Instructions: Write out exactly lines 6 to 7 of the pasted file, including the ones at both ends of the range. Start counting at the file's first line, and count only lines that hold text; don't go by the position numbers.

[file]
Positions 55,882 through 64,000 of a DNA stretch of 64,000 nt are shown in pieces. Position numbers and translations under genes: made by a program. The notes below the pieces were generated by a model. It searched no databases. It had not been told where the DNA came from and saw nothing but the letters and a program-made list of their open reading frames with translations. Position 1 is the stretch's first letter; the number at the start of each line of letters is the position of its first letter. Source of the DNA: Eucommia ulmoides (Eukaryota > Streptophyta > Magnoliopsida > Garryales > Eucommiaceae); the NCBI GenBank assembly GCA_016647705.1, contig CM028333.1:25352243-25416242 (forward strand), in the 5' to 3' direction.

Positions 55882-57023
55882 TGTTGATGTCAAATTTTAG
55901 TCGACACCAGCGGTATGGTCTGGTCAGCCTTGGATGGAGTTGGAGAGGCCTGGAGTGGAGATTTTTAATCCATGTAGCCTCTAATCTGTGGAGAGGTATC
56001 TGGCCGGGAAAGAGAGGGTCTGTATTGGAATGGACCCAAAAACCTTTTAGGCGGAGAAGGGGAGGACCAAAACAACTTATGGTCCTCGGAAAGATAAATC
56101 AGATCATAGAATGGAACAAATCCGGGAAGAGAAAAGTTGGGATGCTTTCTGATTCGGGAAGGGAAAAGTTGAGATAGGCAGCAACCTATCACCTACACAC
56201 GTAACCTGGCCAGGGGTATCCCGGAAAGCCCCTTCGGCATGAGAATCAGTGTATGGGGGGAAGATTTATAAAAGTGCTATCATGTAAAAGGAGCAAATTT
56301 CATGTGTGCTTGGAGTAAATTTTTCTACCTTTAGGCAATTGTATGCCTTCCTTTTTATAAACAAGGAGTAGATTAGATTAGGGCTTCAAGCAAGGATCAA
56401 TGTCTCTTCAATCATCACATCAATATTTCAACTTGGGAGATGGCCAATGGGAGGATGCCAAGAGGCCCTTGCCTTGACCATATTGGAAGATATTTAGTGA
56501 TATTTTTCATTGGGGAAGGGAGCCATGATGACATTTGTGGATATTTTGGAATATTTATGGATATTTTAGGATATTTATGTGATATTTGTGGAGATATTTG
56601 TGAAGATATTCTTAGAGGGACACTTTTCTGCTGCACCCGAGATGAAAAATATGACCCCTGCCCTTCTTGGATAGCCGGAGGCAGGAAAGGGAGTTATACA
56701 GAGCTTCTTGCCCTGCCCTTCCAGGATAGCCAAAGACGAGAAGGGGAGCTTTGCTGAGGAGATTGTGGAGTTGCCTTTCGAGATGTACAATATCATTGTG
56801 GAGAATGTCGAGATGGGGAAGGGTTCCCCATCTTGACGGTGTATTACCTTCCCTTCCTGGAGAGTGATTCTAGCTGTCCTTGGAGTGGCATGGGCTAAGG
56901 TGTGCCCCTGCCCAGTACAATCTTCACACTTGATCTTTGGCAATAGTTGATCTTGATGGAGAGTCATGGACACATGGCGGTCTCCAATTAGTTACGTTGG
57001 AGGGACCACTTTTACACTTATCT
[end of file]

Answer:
56101 AGATCATAGAATGGAACAAATCCGGGAAGAGAAAAGTTGGGATGCTTTCTGATTCGGGAAGGGAAAAGTTGAGATAGGCAGCAACCTATCACCTACACAC
56201 GTAACCTGGCCAGGGGTATCCCGGAAAGCCCCTTCGGCATGAGAATCAGTGTATGGGGGGAAGATTTATAAAAGTGCTATCATGTAAAAGGAGCAAATTT